By TAMARA LUSH
2014-04-10 06:01 AM
ST. PETERSBURG, Florida (AP) -- This year's Florida orange crop is approaching the fruit's lowest harvest in decades, and experts say a deadly bacteria that's infecting the trees is to blame.
The U.S. Department of Agriculture on Wednesday released its citrus production forecast and the news isn't good. The 2013-2014 orange forecast is 110 million boxes, down 4 percent from last month, and 18 percent less than last season's final production figure. (A box can hold anywhere from 64 to 100 or so oranges, depending on size).
Orange harvesting ends in June, and if the crop doesn't decline further, it will barely exceed the 110.2 million orange boxes harvested in 1989-90 following the worst freeze in Florida citrus history.
Andrew Meadows, a spokesman for the Lakeland-based Florida Citrus Mutual, said that citrus greening disease is the reason for the crop decline.
"We're in the middle of a real battle with citrus greening," he said. "It's putting stress on our trees."
The bacteria, which is spread by an insect, causes trees to produce green, disfigured and bitter fruits by altering nutrient flow to the tree, eventually killing it. It threatens Florida's $9 billion citrus industry. Growers and scientists suspect that many of Florida's 69 million citrus trees are infected, with some estimates as high as 75 percent.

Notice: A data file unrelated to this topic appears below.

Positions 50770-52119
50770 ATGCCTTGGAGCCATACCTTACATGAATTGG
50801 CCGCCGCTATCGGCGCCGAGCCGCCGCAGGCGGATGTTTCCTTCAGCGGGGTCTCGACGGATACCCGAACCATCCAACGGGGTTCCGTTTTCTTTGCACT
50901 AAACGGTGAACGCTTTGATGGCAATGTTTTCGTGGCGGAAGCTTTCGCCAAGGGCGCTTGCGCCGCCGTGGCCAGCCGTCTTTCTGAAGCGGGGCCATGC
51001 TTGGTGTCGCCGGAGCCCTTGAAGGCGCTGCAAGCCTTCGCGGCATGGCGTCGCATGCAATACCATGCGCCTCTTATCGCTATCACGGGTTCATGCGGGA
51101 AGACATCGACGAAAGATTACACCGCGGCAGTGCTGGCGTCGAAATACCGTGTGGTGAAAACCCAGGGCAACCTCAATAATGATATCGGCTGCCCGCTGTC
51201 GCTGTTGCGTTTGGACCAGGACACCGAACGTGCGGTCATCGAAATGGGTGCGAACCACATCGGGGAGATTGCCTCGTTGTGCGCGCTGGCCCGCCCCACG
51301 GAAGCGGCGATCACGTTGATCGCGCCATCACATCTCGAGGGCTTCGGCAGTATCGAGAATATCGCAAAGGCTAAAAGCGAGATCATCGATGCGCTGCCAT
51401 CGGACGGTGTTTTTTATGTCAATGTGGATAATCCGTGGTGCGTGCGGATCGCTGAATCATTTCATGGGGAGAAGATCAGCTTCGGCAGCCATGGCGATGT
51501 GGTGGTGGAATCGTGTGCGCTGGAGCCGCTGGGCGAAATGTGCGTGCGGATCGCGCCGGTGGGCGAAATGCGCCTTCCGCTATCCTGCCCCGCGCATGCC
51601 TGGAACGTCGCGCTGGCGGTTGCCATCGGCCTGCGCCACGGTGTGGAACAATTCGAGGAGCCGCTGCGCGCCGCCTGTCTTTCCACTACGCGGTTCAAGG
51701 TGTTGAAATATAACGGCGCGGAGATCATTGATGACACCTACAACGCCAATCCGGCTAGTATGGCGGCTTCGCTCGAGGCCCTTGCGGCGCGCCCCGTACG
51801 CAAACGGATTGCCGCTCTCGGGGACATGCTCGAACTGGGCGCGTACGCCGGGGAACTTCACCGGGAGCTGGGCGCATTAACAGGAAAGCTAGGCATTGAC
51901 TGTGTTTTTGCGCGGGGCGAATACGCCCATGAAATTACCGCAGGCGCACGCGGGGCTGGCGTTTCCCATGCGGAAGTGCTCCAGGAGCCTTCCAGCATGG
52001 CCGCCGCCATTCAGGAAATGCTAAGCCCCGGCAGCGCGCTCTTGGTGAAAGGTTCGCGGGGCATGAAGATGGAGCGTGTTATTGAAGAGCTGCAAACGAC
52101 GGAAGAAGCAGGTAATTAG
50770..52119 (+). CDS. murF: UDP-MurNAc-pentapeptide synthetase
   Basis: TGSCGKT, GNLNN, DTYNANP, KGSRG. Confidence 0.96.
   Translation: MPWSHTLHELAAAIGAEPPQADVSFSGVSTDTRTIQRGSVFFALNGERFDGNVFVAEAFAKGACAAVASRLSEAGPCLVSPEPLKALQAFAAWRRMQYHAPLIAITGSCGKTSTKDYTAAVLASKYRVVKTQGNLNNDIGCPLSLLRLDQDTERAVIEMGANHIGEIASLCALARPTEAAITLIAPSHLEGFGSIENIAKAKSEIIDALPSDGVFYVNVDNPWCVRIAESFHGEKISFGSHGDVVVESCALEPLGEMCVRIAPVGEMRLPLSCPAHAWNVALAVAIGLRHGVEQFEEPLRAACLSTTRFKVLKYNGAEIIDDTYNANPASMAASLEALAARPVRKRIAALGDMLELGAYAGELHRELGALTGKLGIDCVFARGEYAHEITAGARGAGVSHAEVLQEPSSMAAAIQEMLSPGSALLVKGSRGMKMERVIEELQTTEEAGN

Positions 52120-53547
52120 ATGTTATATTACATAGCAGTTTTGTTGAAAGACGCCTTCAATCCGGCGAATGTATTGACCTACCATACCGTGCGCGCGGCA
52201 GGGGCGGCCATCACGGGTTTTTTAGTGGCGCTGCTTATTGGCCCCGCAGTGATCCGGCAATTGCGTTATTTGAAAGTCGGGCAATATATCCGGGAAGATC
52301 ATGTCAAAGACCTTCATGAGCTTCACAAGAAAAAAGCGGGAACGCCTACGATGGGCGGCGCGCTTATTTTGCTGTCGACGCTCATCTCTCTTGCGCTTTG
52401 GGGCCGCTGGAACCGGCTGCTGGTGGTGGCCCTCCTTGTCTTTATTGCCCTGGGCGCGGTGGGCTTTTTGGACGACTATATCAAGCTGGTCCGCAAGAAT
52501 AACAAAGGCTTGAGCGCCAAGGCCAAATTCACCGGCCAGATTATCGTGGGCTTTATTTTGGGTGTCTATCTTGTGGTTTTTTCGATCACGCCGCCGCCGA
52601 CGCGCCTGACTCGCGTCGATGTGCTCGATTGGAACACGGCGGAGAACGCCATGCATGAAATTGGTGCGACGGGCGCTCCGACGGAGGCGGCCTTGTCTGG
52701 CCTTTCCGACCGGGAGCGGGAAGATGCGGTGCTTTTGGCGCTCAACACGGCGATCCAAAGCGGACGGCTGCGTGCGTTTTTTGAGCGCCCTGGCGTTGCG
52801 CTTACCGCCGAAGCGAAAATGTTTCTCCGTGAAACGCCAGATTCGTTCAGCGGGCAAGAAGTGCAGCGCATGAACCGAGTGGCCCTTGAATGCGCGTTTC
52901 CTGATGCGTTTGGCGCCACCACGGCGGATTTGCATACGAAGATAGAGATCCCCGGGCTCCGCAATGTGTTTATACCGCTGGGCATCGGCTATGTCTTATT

Greening affects all types of citrus trees, not just oranges.
"Citrus greening is an existential threat to Florida's signature crop, and today's revised crop estimate is evidence that the situation has reached a crisis point," said Florida Commissioner of Agriculture Adam Putnam.
Citrus is big business in Florida. Citrus growers gave Florida 66 percent of the total U.S. market share. About 95 percent of the state's orange crop is used for juice.
Florida's orange crop had $1.5 billion in sales in 2012, up from $1.3 billion the previous year. But Meadows said that while higher sales prices are fine in the short term, "upward pressure" on the market is not sustainable in the long term.
The state's citrus growers and agriculture experts are hoping that research will lead to a cure, or at least a way for the tree to live with the disease and still produce tasty fruit.
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